This tool is part of the Citrus Resource

Citrus ID






Bahia, Baiana, Baraque, Bernard, Cram, Cranston's, Daenkan, De Umbigo, Eddy, Fischer, Fisher, Herps, Houghton, Huasshedun, Hutchinson, Kebby, Neeburu, Original, Parent, Rubidoux, Thomson Ahrech, Tibbets, Umbigo, Warren (sec. Cottin 2002); Baia, Riverside (sec. Hodgson 1967)

Cultivar or taxon


Citrus x aurantium L., pro sp. [Sweet Orange Group] (sensu Mabberley 1997, Bayer et al. 2009); Citrus sinensis (L.) Osbeck (sensu Swingle and Reece 1967; sensu Tanaka sec. Cottin 2002)



Hodgson (1967) noted that:

"The origin of the Washington or Bahia variety is not known but, after a study at first hand, Dorsett, Shamel, and Popenoe (1917) of the U.S. Department of Agriculture concluded that it was probably a limb sport that was found in a tree of the Selecta variety near Bahia, Brazil, and first propagated some time between 1810 and 1820. In the opinion of the writer, it is more likely that the parent variety was the Portuguese navel (Umbigo) orange described by Risso and Poiteau (1818-22) and that it originated somewhat earlier.

The marked superiority of the new variety was noted by travelers and visitors and led to its introduction into Australia in 1824 and Florida in 1835. It is known that trees were sent from Australia to California as early as 1870 (Coit 1915, p. 16). The introduction that led to adoption of the name Washington and to its commercialization in California and most other countries where it is now grown, however, occurred in 1870 when twelve budded trees were received from Bahia by William 0. Saunders, superintendent of gardens and grounds for the U.S. Department of Agriculture in Washington. These were planted in a greenhouse and immediately propagated for distribution. Several years later trees were sent to a number of persons in California and Florida. Among those who received trees were L. C. Tibbets of Riverside, Alexander Craw of San Diego, and Edwin Kimball of Hayward (Butterfield 1963, p. 34).

It was the Tibbets planting, however, that resulted in the name Washington being attached to this variety and brought it into prominence. It is believed that Tibbets received and planted three trees in his dooryard, located near the present junction of Central and Palm Avenues, two of which survived and became sources of budwood a few years later. In 1903, one of these was transplanted to a location in front of the Glenwood Hotel (now the Mission Inn) where it survived only a few years. At about the same time, the other tree became the property of the City of Riverside and was removed to its present location at the head of Magnolia Avenue, where it still exists, although in a condition of decline from which it seems unlikely to recover.

Planted in March, 1874 (Mills 1943), the Tibbets trees came into bearing early and the fruit soon attracted local attention. Exhibited at a citrus fair in Riverside on January 22, 1879, by the Southern California Horticultural Society, it was awarded first prize over other navel oranges, all of which were from stock previously imported from Australia. The Washington was so superior that enterprising nurserymen and growers propagated it extensively and within a decade or two it became the leading variety, a position it held for many years. Thomas W. Cover, a local nurseryman and grower, who also exhibited it at the above-mentioned fair, is credited with having first propagated the Washington variety. From California it early spread to other parts of the citricultural world and soon became a major variety, now second only to Valencia.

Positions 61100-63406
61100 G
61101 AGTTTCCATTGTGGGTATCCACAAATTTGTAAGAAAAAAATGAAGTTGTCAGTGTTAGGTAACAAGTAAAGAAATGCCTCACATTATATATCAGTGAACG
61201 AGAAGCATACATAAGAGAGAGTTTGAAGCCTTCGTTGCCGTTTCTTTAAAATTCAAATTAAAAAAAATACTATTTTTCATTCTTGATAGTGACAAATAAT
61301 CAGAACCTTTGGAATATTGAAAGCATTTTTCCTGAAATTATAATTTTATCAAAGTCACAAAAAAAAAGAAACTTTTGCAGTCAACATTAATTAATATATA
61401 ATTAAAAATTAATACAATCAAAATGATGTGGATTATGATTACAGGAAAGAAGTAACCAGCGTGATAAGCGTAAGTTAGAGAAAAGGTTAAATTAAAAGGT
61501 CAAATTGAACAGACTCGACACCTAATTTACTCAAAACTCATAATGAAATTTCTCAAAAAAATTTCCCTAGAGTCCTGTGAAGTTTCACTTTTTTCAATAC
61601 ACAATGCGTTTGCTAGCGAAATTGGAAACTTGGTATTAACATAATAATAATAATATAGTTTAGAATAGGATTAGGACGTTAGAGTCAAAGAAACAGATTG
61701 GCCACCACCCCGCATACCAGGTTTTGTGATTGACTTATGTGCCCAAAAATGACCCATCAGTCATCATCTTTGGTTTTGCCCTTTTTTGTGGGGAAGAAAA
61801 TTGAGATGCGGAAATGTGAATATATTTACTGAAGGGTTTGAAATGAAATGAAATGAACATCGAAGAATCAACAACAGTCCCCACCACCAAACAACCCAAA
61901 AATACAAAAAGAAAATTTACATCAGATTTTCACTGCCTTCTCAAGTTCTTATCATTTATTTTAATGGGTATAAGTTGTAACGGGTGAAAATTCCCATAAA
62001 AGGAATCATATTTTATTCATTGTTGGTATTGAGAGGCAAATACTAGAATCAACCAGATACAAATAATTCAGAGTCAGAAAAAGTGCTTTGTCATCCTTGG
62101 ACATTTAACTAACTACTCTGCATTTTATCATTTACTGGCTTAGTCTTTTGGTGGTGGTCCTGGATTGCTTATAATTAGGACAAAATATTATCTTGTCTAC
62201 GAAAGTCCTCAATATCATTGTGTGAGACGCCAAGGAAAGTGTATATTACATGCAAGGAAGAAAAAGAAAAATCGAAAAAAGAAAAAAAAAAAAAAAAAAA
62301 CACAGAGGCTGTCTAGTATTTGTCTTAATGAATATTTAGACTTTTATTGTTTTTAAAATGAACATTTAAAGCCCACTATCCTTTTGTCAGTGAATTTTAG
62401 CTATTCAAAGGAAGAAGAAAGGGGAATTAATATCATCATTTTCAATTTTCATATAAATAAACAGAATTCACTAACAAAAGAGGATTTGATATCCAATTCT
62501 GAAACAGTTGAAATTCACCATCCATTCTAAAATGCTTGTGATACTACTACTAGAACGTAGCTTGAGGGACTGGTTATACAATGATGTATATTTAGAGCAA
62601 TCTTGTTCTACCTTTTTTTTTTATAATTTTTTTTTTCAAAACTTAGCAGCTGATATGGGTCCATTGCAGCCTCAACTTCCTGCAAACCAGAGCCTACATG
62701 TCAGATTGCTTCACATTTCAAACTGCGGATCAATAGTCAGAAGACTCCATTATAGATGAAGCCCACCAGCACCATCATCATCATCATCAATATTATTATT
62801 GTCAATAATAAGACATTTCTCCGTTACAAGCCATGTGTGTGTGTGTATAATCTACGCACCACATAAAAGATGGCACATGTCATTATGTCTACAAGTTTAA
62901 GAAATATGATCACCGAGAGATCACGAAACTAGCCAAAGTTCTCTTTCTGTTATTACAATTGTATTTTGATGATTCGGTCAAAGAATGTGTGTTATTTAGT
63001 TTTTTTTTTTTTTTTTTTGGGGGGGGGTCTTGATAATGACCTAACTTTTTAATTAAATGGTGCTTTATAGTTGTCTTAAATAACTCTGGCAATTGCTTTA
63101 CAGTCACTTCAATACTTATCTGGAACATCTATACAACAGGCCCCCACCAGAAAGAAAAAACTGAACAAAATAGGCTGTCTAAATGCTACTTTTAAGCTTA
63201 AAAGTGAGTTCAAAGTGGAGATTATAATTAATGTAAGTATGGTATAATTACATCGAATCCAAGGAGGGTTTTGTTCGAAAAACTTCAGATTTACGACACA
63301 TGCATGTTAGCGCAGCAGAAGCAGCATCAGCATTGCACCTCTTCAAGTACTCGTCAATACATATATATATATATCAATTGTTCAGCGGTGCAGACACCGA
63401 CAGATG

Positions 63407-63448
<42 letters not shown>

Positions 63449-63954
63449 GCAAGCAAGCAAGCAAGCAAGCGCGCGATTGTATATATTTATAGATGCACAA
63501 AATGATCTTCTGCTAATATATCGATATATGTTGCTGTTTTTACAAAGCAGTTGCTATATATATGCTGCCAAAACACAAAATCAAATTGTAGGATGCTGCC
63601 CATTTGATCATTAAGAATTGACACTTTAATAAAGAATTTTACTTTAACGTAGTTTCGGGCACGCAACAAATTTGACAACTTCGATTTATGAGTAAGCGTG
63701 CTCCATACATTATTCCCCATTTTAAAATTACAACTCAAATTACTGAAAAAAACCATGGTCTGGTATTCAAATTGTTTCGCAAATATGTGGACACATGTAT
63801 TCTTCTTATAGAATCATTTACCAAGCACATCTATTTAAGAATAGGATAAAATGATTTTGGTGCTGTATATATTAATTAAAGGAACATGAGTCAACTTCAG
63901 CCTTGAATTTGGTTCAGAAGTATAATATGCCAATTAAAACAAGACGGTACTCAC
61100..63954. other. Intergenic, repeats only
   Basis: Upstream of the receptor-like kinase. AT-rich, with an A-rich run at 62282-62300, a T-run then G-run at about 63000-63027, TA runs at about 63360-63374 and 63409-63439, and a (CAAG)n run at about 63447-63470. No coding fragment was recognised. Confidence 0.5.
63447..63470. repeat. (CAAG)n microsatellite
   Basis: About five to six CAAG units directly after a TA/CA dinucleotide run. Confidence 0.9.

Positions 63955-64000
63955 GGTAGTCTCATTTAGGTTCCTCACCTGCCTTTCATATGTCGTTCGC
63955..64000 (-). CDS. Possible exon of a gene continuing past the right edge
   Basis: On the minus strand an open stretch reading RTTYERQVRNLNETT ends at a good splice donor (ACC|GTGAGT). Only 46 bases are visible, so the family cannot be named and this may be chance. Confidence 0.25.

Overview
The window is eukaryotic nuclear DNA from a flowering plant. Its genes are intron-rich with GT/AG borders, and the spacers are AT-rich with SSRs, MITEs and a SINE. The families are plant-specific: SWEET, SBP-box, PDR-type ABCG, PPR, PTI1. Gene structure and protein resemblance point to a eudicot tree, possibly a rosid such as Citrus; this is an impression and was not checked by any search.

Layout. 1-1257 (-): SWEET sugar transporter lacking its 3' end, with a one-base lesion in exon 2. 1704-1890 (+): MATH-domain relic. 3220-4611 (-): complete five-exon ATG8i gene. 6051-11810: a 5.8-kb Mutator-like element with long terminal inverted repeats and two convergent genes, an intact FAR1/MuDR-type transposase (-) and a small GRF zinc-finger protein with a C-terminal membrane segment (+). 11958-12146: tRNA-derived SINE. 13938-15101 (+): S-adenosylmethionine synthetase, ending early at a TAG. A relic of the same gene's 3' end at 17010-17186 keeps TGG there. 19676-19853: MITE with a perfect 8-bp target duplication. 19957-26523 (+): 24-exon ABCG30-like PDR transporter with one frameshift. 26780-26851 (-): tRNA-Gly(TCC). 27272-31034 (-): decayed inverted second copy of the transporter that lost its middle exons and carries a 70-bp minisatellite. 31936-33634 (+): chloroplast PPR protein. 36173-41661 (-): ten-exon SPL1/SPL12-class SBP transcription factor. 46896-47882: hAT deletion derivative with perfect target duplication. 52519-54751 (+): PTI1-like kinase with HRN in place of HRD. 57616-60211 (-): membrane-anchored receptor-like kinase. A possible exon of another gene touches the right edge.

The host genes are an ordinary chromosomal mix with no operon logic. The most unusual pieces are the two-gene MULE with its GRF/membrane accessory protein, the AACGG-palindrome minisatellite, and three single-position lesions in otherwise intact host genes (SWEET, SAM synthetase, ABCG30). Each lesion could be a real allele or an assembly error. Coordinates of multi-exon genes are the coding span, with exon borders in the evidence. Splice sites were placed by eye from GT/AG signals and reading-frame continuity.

As to whom credit is due for calling the Bahia navel orange to Mr. Saunder's attention and providing the budded trees received by him in 1870, the facts are somewhat uncertain. Coit (1915, p. 17) states that a woman missionary stationed at Bahia was responsible, but Webber (1943, p. 531) credits F. I. C. Schneider, whom be states was the first Presbyterian missionary sent to Bahia. It seems likely that both statements are correct and that the transaction involved both Mrs. Schneider and her husband, for in later correspondence Mr. Saunders stated that his correspondent was a woman.

Although early introduced and planted extensively in Florida, this variety has proven to have only limited commercial value there. It tends to produce poorly and the fruit is generally large, coarse-textured, and of poor quality. It is clearly not well adapted to hot, semitropical climates. There are several other navel varieties or local origin, however, that do much better in Florida and have been planted commercially in recent years, among which are Summerfield, Glen, and Dream. So far as can be ascertained these are all seedling or mutant clones of obscure.

Presumably having originated as a limb sport, Washington has exhibited a remarkable degree of somatic instability, giving rise by bud mutation to numerous clonal varieties and many chimeras. That earliest recognized in California is Australian, which may have originated in Australia but more likely in Brazil. It is more vigorous but commercially nearly worthless. Some of the earlier introductions into Florida seem likely to have been mutant clones. The principal varieties known to have originated in California as limb sports include Thomson, Carter, Robertson, Atwood and Gillette. Of little or no importance are Navelencia, Nugget, Buckeye, Riverside Early, Surprise, Yellow, and Summernavel. Several have been reported from South Africa and Australia.

There are also a number of named clonal selections and at least one nucellar clonal budline currently under propagation.